1. I work as a server in a restaurant and though I am concerned about the bill my customers are racking up, the total and guest server average (I'm expected to reach a certain average based on average sales per head during my entire shift) the problem with people ordering hot water is because of the inconvenience while I'm making my rounds between tables.

                                                            When a person orders water I bring them their first glass and it can be refilled from a pitcher in my station. Easy peasy.

                                                            When a person orders hot water I am essentially bringing them a hot tea for no charge. I add a mug, a small plate, a slice of lemon, and a hot metal teapot full of hot water, which takes an annoying amount of time to fill up and usually sprays everywhere while filling. The only difference between this and ordering hot tea is whether or not I being a caddy with tea options in addition to the mug teapot and plate, and for no charge.

                                                            Imagine I have a full section of customers and have a large tray of items to being at once. This becomes terrifying when I have a pot of hot water slip sliding around on my tray at my eye level. Now imagine the customer asking for refills! It becomes a speed bump and annoyance while I'm juggling my other customers' and making sure they're getting proper service.

                                                            I'm sure other servers and waiters can attest to this experience, especially when a full table orders several hot waters. I could care less about them saving a dollar, I'm more worried about how it will slow me down at work when I'm busy and liable to make mistakes, threatening how well I get tipped.

                                                            3 Replies
                                                            1. re: Skratyy007

                                                              Ordering hot water is not about saving a dollar, there are people who order hot water because they want to drink hot water. Why not complain about people who don't order alcohol? Or bottled water? Since you're bringing tap water for "free". People shouldn't order hot water because it will slow you down? I totally understand servers not wanting customers to purposely make their life difficult and jump through hoops, but where I come from, ordering hot water is very common. It's a little harsh to be annoyed at a customer because they want hot water.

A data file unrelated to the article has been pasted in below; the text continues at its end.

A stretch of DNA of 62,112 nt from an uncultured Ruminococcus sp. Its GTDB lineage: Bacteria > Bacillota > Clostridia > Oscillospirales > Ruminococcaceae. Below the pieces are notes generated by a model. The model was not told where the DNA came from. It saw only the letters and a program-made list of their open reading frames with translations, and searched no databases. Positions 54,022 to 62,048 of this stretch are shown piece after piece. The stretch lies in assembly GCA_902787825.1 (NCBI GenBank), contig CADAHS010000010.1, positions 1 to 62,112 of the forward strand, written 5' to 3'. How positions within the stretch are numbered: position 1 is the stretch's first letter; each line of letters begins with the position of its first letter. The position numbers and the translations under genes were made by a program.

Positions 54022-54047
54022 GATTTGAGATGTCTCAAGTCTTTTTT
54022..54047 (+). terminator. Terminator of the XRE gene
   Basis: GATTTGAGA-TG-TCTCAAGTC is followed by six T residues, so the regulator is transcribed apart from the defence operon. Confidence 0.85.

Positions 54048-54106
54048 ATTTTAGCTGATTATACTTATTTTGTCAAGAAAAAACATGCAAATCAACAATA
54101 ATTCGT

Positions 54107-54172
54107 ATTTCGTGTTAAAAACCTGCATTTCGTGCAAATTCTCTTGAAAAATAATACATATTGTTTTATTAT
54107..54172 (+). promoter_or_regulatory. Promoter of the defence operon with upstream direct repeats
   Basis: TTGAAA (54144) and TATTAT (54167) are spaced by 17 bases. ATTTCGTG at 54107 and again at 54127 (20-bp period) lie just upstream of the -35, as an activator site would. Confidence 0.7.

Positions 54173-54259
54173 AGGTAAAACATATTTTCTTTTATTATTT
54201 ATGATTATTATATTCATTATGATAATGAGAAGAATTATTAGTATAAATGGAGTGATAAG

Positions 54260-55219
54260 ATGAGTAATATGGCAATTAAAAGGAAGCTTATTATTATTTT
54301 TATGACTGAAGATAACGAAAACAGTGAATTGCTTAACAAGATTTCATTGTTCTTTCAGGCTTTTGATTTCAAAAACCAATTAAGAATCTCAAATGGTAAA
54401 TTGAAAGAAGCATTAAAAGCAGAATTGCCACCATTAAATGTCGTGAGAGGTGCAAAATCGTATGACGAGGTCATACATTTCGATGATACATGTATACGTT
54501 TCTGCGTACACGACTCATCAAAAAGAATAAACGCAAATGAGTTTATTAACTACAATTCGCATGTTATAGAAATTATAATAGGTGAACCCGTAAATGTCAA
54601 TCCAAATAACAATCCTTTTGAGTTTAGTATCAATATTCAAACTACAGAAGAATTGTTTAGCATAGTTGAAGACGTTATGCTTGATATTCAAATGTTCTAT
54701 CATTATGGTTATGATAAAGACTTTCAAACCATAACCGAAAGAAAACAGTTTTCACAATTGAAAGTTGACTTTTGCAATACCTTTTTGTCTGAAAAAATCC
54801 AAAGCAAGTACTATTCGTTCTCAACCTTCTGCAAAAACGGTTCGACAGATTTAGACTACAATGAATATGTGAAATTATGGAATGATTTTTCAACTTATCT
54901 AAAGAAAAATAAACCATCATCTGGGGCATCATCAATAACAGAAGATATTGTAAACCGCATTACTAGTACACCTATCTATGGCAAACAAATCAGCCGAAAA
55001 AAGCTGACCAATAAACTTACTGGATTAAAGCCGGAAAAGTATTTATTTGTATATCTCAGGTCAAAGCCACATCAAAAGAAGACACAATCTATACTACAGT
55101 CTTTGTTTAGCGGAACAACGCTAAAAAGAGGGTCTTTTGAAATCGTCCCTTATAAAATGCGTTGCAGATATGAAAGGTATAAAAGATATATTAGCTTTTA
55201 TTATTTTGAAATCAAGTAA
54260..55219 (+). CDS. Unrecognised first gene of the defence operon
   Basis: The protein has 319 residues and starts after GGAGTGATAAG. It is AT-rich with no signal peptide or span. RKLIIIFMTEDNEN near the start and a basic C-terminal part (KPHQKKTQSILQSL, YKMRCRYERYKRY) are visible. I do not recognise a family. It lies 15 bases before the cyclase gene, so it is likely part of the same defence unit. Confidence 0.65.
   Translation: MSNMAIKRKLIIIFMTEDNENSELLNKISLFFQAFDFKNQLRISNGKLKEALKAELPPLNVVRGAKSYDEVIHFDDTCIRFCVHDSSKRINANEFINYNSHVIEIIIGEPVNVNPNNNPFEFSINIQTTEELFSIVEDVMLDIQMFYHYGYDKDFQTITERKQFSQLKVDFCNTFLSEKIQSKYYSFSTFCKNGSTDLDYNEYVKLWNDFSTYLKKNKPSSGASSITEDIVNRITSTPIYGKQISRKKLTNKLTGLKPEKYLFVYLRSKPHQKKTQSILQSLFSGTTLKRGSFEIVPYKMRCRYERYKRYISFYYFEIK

In many Chinese restaurants, hot tea is free and you don't have servers complaining about the difficulty of refilling hot drinks or the money lost on not ordering soda, juice or alcohol.

                                                              1. re: Skratyy007

                                                                Delivering hot water is "terrifying"? Oh my. Is it less terrifying if there's a tea bag in it?

                                                                1. re: Hobbert

                                                                  Haha, no. It's the same amount of terrifying, but knowing that you're charging for the service eases the nerves a bit.

                                                              2. A pre-breakfast Catskills favorite of elderly Jews for "cleansing" the system after a night of rigorous sleep.

                                                                1. Old ladies do. I've seen a few slip in their own teabag. When I was a server I charged them for it.

                                                                  2 Replies